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The Woman Trying to Mend U.S. Relations With Saudi Arabia

The Woman Trying to Mend U.S. Relations With Saudi Arabia

On a hot Friday morning in early August, the sound of giggles and whispers permeated the usually uninviting lobby of the Saudi Arabian Embassy in Washington, as some 50 female embassy employees gathered in the ballroom to meet their new boss. Princess Reema bint Bandar Al Saud, Saudi Arabia’s ambassador to the United States, had been in Washington for only a few weeks, and this was her first group meeting of embassy staff—but only the women. The room was hushed as she entered, in pants and a black and white jacket, without the customary headscarf worn in male company. She stopped short of the podium and sat on a set of steps, eye to eye with her employees.

Earlier that day, the Saudi government had announced it was relaxing the country’s so-called guardianship system, a mixture of laws and customs requiring women to get permission from men in their families to make all manner of personal decisions. The ambassador talked the women through their new rights, including obtaining passports and traveling abroad, registering marriages, filing for divorce and serving as legal guardians for children. Despite her royal status, the princess explained that, as a divorced mother, she was only now the head of her own household.

“You have unalienable rights now,” she told the women. “The right to your own identity, to move, dream, work.” But the new freedoms, she cautioned, came with new responsibilities. “Know where your money is,” she told them. Be “gracious” to Saudi men, who have no user manual to navigate this new world. “We are going to have to have a very emotional learning curve on what we are now allowed to do,” she said.

It was a historic moment, both for Saudi Arabia and for its embassy: Princess Reema is now the first woman to serve as Saudi ambassador to any country. She was already something of a celebrity back home in Riyadh, having agitated for Saudi women to enjoy the same rights and freedoms she experienced growing up in Washington, where her father, Prince Bandar bin Sultan, served as ambassador from 1983 to 2005. Now, many Saudis see her as a symbol to the United States of Crown Prince Mohammed bin Salman’s ambitious plan to modernize Saudi society and a personification of the new possibilities available to Saudi women.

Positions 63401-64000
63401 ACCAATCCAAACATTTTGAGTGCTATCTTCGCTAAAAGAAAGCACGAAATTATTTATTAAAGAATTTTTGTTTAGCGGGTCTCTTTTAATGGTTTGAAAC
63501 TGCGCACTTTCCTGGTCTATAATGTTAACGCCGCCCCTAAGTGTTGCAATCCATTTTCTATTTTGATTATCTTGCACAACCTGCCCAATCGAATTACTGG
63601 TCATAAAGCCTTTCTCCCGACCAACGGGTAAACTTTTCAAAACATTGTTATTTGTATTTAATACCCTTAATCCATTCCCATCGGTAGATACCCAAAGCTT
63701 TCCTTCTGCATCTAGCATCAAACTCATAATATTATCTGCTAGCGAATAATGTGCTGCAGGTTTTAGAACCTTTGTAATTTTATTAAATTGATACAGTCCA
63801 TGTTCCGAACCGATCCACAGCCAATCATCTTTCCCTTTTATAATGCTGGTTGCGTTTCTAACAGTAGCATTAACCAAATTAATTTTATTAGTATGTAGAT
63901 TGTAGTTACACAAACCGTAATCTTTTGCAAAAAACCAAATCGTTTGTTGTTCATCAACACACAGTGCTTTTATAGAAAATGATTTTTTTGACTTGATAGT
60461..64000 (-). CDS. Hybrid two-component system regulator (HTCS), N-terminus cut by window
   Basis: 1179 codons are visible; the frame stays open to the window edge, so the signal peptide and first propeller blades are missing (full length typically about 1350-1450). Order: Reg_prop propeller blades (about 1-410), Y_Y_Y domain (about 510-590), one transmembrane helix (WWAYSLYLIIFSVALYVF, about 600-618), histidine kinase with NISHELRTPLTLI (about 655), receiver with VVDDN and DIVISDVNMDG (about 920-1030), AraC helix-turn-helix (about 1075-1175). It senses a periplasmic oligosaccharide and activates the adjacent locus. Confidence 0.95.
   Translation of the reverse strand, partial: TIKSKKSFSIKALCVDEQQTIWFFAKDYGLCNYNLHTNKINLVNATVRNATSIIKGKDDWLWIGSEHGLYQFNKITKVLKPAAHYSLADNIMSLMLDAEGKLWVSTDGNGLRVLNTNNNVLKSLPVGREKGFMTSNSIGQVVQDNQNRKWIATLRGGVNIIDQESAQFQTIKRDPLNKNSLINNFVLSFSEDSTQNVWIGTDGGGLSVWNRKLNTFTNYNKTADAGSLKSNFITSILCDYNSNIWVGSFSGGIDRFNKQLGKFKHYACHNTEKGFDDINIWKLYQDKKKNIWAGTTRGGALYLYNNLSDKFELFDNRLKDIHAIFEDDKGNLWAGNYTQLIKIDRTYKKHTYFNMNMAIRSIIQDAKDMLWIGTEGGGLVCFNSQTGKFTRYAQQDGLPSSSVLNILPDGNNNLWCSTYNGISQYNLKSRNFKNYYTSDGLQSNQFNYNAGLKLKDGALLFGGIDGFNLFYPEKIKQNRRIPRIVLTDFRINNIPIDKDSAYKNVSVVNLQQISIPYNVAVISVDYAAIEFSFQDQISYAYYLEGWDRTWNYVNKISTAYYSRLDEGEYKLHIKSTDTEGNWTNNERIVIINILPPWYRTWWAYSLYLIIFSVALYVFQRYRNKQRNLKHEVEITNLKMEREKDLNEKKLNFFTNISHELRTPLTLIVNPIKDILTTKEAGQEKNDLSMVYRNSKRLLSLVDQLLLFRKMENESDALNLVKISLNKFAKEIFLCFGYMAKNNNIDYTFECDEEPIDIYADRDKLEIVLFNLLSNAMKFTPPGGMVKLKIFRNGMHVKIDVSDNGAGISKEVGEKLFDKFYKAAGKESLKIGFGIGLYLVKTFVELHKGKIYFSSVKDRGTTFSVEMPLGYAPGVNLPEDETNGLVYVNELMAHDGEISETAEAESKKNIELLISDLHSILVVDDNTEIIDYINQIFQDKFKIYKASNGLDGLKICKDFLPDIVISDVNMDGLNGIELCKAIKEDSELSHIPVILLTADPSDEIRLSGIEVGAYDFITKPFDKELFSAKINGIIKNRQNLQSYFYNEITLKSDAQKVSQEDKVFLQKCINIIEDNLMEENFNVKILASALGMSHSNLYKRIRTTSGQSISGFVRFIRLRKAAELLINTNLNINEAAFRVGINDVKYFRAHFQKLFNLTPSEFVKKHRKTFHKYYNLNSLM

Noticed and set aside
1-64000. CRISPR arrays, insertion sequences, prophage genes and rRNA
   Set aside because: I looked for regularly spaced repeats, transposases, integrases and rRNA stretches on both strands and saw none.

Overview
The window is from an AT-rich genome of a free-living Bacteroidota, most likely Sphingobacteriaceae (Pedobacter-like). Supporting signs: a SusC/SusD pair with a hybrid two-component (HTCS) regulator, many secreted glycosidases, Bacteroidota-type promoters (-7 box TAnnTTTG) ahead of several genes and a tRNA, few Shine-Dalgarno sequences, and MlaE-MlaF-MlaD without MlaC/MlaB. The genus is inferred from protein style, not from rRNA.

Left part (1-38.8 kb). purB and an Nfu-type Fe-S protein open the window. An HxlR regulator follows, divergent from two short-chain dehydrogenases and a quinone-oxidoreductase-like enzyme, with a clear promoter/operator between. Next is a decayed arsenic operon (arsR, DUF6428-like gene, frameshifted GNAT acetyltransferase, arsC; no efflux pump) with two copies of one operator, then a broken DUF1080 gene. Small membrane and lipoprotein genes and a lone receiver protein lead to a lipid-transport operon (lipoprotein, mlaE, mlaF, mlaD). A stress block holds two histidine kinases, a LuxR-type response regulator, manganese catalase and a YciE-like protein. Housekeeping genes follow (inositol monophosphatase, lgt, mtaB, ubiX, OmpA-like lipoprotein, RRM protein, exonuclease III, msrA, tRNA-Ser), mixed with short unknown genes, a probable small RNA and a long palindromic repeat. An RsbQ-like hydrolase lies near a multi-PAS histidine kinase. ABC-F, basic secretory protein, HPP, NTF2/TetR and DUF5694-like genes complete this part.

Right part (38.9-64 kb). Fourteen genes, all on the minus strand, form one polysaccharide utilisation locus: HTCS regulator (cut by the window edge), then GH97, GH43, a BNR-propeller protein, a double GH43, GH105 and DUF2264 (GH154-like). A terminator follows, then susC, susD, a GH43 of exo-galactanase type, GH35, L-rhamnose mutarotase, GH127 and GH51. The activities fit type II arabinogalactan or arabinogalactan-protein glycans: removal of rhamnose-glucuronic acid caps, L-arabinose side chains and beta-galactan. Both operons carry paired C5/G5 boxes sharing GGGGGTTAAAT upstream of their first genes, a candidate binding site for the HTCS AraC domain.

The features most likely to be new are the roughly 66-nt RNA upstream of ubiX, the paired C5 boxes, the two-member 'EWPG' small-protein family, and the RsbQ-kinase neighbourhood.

Yet it is unclear how much even a reform-minded, U.S.-raised daughter of a diplomat can do for the Saudis in Washington right now: Princess Reema, 44, arrives at a time of deep distrust between the United States and Saudi Arabia—and, in particular, the crown prince, who is considered the power behind the throne of his father, King Salman. The Saudi-led war in Yemen, the government’s detention of activists and dissenters, and the U.S. intelligence community’s assessment that the crown prince himself ordered the brutal killing of Washington Post columnist Jamal Khashoggi have left official Washington perhaps more skeptical than ever of the U.S. alliance with Riyadh.

“She is stepping into this job when it is probably the toughest time for a Saudi ambassador,” says Elisa Massimino, the former CEO of Human Rights First and now a professor at Georgetown Law Center. “It’s not just because of Khashoggi, but a bipartisan effort to recalibrate the entire U.S.-Saudi relationship.”

In her first interview since arriving in Washington, the ambassador was well aware that neither her résumé nor her history of advocacy on behalf of women will easily change the perception among Saudi Arabia’s critics that her appointment is simply a public relations stunt to distract from widespread concerns over the crown prince, also known as MBS.

“Everyone has the right to their own opinion, and I would like to be judged on the quality of my work,” she told me in September, in her spacious top floor office. “I am not here with bubble wrap, and I would be offended if I was treated with kid gloves.”

She likely won’t be. While the princess might be a revolutionary in some respects, she represents—and fiercely defends—a regime that many in Washington associate more closely with horrific human rights abuses. The ambassador, in spite of her own record of pushing for women’s rights, downplays MBS’ detention of several dozen women activists. She also told me she “never had a shadow of a doubt” about the crown prince’s professed innocence in the Khashoggi death, in spite of the CIA’s conclusion to the contrary. (In a pair of recent television interviews marking the one-year anniversary of the murder, MBS took responsibility, as Saudi Arabia’s de facto ruler, but continued to deny being personally involved.)